Bring me my knife and shield and magic


There’s a distinction I’ve learnt through Landmark Education: am I being at the source of my life or at the effect of it?

Most of us, most of the time, live at the effect of life. We tell ourselves we can’t do this or that because we don’t have the time, the money, we’re not young enough, old enough, pretty enough, smart enough, senior enough, because of how our father is, how our mother was, our husband, our son, the economy, blah blah blah.

We locate the responsibility for our lives outside ourselves, in circumstances and other people. And yet it’s an illusion. Behind each of these statements and all their kin is us. To distinguish this illusion, and take responsibility for one’s experience of life, is what it means to be at the source of our life.

I have a friend who has her share of sorrows and struggles, and like all human beings, a unique curriculum which she is here to learn. What she also has is an unusual degree of mastery of the distinction “being at the source of life”.


N is somewhere in her mid-60s. She’s cagey about the exact figure. When I asked her one day, she offered an anecdote instead. “A few years ago, I used to tell people I was five years older than I was and people would be stunned and intrigued that I looked like this.” This made me laugh. Only N would trade vanity for the possibility of magic for herself and others. In fact, this is what she does in every aspect of her life: she lives in the expectation she’s going to create magic.

We examine the same situation and where I might see nothing, she gives her giant kaleidoscope a quarter-turn and sees possibility.

She sold a house she owns last week in order to buy another in her dream location: on an island, within walking distance of the beach. Mind you, she hasn’t yet found the house in the dream location, but there is nothing more certain than she will. Anyone else would be happy enough with the sale. Not she! She immediately started speculating how she could use some of the sale proceeds to bring forward the month-long holiday in Venice she has planned for her 70th birthday. “And maybe I could work there too, and extend the stay”, she said, completely oblivious to any issues to do with visas, language or being of an age when most people are retired.

She actually owns four properties, despite earning a very modest salary as a grief and trauma counsellor for many years, working in hospitals and government agencies. She’s single, with a daughter and three grand-children. When she was 40 she almost died at Mt Everest base camp from an undiagnosed heart condition. She was once wrongly imprisoned by the Indonesian militia when Suharto still ruled East Timor, has lived in a cult community in the US in the 70s and travelled around the US and Europe on a shoe-string budget with a small child.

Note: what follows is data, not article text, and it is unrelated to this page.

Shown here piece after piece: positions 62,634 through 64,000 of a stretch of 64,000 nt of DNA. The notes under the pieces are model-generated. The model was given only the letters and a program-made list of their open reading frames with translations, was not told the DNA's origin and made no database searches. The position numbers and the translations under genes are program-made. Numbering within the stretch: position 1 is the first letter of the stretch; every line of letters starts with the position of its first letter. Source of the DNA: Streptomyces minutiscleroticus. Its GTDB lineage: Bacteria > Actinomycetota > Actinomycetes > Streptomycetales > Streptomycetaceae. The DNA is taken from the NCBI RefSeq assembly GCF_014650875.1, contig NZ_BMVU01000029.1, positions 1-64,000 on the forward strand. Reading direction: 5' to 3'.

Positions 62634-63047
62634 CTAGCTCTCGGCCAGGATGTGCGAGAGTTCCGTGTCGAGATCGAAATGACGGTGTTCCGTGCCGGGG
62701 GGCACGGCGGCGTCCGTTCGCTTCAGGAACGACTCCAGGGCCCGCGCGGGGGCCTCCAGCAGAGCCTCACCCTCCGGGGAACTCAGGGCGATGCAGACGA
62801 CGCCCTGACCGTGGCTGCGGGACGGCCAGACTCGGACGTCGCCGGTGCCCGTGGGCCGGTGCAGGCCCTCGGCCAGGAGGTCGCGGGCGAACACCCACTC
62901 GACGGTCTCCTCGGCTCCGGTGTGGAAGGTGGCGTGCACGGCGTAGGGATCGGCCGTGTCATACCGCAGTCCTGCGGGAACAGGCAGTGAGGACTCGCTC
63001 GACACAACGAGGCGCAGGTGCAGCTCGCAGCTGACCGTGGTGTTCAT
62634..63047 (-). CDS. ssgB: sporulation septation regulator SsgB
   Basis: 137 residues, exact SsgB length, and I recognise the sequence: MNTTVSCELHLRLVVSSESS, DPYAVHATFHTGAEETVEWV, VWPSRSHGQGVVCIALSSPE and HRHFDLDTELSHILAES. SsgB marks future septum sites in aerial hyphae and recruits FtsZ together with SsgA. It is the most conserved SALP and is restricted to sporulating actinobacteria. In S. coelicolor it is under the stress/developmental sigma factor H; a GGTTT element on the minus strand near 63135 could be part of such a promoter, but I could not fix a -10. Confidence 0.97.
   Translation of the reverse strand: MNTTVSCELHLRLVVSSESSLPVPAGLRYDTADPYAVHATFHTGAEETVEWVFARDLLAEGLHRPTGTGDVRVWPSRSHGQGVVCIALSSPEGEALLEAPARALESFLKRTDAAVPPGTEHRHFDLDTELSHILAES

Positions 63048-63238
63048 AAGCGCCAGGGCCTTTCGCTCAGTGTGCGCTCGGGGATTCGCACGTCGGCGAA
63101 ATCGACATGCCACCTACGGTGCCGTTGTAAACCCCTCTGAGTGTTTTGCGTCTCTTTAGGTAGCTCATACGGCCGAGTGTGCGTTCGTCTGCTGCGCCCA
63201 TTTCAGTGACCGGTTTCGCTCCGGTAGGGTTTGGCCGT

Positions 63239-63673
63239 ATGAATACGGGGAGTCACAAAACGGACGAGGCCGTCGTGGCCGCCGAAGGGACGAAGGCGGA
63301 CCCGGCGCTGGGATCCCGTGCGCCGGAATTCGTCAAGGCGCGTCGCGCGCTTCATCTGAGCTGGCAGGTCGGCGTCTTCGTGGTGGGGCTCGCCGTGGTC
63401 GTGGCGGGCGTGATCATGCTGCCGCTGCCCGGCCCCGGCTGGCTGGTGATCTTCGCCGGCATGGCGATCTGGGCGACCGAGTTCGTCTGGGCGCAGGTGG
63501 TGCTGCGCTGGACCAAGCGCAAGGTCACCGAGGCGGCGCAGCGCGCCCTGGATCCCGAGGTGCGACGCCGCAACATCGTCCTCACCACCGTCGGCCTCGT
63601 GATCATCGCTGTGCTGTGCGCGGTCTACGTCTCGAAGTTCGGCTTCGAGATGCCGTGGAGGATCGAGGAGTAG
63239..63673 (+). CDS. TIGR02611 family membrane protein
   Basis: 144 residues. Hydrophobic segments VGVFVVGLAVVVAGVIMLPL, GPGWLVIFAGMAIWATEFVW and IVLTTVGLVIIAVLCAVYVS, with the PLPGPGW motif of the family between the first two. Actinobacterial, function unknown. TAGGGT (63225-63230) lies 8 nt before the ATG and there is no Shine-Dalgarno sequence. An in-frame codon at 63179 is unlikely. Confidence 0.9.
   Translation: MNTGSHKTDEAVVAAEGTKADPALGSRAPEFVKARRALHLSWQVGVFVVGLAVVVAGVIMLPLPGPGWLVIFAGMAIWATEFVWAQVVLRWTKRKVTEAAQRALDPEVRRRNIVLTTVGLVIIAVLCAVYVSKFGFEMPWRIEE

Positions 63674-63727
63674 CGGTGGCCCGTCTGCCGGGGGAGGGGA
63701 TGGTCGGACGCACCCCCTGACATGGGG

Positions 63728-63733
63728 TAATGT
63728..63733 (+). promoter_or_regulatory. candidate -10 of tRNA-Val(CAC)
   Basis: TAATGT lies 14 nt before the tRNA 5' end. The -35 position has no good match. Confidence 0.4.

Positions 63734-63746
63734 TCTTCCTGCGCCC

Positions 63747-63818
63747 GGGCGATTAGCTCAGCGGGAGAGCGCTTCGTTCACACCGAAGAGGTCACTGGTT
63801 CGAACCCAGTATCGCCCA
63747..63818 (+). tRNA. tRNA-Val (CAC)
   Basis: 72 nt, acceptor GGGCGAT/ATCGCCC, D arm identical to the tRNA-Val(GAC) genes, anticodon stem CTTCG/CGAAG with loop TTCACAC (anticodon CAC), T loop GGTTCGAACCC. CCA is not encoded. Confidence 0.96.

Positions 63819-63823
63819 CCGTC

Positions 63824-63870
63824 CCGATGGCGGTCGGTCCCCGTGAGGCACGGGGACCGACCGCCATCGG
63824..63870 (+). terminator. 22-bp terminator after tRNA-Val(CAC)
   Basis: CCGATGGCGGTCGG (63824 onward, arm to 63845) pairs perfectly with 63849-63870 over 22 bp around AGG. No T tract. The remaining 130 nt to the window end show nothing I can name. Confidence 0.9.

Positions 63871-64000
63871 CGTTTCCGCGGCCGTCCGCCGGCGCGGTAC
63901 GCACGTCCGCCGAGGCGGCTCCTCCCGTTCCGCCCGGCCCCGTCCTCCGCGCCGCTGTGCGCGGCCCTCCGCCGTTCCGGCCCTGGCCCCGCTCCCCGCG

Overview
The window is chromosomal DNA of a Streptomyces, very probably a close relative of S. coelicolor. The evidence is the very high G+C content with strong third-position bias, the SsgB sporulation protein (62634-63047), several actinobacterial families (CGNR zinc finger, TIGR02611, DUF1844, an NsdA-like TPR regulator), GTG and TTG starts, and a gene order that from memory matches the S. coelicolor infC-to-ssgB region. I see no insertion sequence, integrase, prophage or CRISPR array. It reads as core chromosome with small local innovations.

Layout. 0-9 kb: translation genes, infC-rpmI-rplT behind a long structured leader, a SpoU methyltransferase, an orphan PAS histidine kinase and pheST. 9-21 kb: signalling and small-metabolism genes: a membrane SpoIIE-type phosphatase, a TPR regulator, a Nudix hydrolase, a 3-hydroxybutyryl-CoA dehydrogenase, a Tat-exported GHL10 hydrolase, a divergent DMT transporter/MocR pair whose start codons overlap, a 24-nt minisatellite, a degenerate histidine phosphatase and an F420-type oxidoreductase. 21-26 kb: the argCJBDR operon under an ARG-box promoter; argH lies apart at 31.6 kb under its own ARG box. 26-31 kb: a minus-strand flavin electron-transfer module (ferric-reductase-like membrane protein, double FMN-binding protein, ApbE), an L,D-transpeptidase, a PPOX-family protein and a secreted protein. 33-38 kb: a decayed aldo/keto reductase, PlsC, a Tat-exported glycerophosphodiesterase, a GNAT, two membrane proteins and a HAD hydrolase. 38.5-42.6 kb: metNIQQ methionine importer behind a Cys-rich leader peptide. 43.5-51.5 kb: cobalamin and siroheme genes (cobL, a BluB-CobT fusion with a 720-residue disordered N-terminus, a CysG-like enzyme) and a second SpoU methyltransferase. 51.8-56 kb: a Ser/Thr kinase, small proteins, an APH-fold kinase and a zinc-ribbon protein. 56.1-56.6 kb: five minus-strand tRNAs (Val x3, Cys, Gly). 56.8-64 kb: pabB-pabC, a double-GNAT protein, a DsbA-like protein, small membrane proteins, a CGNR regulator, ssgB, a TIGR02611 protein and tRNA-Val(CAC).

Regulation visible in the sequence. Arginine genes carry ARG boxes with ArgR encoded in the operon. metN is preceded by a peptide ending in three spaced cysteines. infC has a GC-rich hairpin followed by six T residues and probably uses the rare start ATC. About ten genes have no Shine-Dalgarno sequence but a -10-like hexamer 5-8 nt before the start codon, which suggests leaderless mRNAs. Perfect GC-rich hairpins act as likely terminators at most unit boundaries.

When she moved temporarily into a down-at-heel apartment block a few years ago, within the week she had mobilised the semi-comatose residents and launched a painting and gardening transformation. Naturally, all the materials she either found or was given.

N is a wise, wild woman, a woman who with knife and shield and magic makes the world her own.


Image: Alice Popkorn


16 thoughts on “Bring me my knife and shield and magic

  1. Oh I like N. She sounds like an amazing soul to spend time with and learn her way of engaging people, of letting go and running risks… Of creating that magic everywhere she turns.

    I’ve been eyeing off the Landmark courses for a little while and would dearly love to attend one soon. To be challenged in the way we think and see the world is truely an addictive experience.

    Thank you for sharing this. :-)


    • Hi Ms Butterfly. A little while ago I was feeling glum about something and was taking it out on my wrinkles and I asked N for a word about ageing. She said, “Live dangerously.” I’m pretty sure she would have said the same thing if I’d asked her at 20 :) Then when I was writing this blog yesterday I came across an archaic meaning of the word “danger”. It meant something like “to protect or shield” as in “stand in my danger”. This is what it’s like to live in N’s vicinity: like being in the penumbra of a giant flowering tree.

      I highly recommend the Landmark Forum to anyone who wants to live with power, freedom and full self-expression. It changed everything for me xx


    • Hi Jann. There’s a line by one of the ancient philosophers — “Something lovely is still possible.” — which is close to who N is for me and everyone around her. Her way of living says to me, “It’s OK to get older, magic is always possible, power and delight too, and maybe you’ll be surprised by what you find.”


  2. Great story about a fascinating woman. But I am intrigued by your question: are we living at the source of our lives or at the effect of our lives? I think it must by the very nature of the inherent dualities and ironies of life, both. Maybe some live more in one direction than the other, but we probably all waver between being the creator of our experiences and the victim of our creations.


    • I look at it like this: there’s a default, ordinary way of living human beings have. In this ordinary way of operating one is living virtually 100% at the effect of life. On the rare occasions when one is at the source, it’s fleeting and accidental. The experience is wonderful but we don’t know what we did to have it happen. We don’t have our hands on the levers so you could say even this is being at the effect of life. And then there’s another way of living which is not about the default, ordinary way …


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